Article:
The recent terror attacks in Europe have temporary depressive shocks on the stock market and lasting impact on travel, leisure, and consumer spending, but foreign direct investment into Europe is relatively unaffected. However, terrorist attacks in the Middle East have a significant lasting impact on foreign direct investment since smaller, less diversified economies are less able to withstand the economic effects of terrorism. Countries with higher incidents of domestic and transnational terrorism see lower incoming foreign direct investment and foreign aid.
Large, diversified economies like Europe are able to better withstand the effects of terrorist attacks;; if terrorist disrupt productive activities in one sector, resources can easily flow to another unaffected sector. Terrorist attacks in Europe have a temporary effect on the stock market, but do not have long term effects on investor confidence since richer economies have more resources to devote to counterterrorism efforts, which reduce terror attacks and reinstate investor confidence. Travel and leisure companies are affected disproportionately more due to slowdown in travel and consumer spending, for example, French stock market index dropped 1% after Nov. 13th, 2015 Paris attacks, while hotel, travel, and leisure companies saw of 3 – 6% drop in stock price. Effects on stock markets are temporary: March 22nd Brussels attacks saw a 2% drop on France’s CAC and Germany’s DAX index, which recovered by the end of the day. Foreign direct investment in Europe remains unchanged; for example, Brussels terrorist attack did not alter the Ontario Teachers’ Pension Plan outlook on making infrastructure investments in airports and shopping centers in Belgium. Governments are increasing defense and security spending, particularly in munitions, drones, and offensive cybersecurity, which is benefiting U.S. Companies like Lockheed, Raytheon, and General Dynamics.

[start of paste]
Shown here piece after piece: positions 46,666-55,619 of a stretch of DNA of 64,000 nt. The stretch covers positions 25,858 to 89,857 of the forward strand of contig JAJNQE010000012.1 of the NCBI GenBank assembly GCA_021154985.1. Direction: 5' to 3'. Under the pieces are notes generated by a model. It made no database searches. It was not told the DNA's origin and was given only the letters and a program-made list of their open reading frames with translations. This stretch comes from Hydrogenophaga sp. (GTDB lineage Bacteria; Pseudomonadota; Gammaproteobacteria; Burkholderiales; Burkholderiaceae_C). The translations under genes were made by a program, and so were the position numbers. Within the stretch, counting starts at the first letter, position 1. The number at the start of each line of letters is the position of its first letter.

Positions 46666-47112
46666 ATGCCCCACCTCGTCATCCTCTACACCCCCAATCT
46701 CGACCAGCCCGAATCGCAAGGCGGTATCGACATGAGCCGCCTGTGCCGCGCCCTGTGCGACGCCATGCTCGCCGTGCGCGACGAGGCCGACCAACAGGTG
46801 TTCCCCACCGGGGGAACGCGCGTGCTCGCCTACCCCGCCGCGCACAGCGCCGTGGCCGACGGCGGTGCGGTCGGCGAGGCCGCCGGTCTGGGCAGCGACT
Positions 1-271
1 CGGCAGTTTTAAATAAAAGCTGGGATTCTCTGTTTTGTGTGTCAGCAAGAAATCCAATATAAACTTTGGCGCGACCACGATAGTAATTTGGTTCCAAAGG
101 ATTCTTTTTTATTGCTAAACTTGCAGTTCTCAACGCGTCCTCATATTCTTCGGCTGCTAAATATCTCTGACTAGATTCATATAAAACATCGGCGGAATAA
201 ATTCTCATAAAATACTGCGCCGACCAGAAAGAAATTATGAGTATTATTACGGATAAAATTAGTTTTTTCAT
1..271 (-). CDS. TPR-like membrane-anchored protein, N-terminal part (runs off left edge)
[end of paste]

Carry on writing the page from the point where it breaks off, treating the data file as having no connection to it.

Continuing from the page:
Middle East, North Africa and Pakistan
Conflict in Syria, terrorist attacks, and the refugee crisis have had a significant lasting impact on foreign direct investment and portfolio investment for countries in the Middle East. Political instability and market volatility leads investors to become increasingly risk averse. Gulf countries, like UAE, Saudi Arabia, and Qatar, are less affected by terrorist incidents and are still seen as attractive, stable investments by outside investors. In Turkey, investment climate is worsening; ; between 2007 and 2015, foreign direct investment dropped from USD 22bn to 12.5bn and Turkey experienced credit rating downgrades. Tourism in Egypt has been significantly impacted; ; it will see its sixth consecutive year of decline in tourism since 25 January uprising. Pakistan is seeing significant outflows of portfolio investment, which slashed its overall foreign private investment by 50% from last year.